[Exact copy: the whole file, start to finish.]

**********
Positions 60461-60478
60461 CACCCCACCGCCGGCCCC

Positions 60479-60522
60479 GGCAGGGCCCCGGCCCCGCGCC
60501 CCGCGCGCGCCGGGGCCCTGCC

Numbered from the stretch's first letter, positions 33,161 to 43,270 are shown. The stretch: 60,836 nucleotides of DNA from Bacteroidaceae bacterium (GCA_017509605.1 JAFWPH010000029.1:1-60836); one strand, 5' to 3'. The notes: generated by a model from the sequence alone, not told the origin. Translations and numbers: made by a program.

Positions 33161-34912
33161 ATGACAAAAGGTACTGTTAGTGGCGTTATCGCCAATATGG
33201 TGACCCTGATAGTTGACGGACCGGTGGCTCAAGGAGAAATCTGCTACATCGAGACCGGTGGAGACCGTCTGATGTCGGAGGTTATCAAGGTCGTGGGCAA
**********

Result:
Positions 60461-60478
60461 CACCCCACCGCCGGCCCC

Positions 60479-60522
60479 GGCAGGGCCCCGGCCCCGCGCC
60501 CCGCGCGCGCCGGGGCCCTGCC

Numbered from the stretch's first letter, positions 33,161 to 43,270 are shown. The stretch: 60,836 nucleotides of DNA from Bacteroidaceae bacterium (GCA_017509605.1 JAFWPH010000029.1:1-60836); one strand, 5' to 3'. The notes: generated by a model from the sequence alone, not told the origin. Translations and numbers: made by a program.

Positions 33161-34912
33161 ATGACAAAAGGTACTGTTAGTGGCGTTATCGCCAATATGG
33201 TGACCCTGATAGTTGACGGACCGGTGGCTCAAGGAGAAATCTGCTACATCGAGACCGGTGGAGACCGTCTGATGTCGGAGGTTATCAAGGTCGTGGGCAA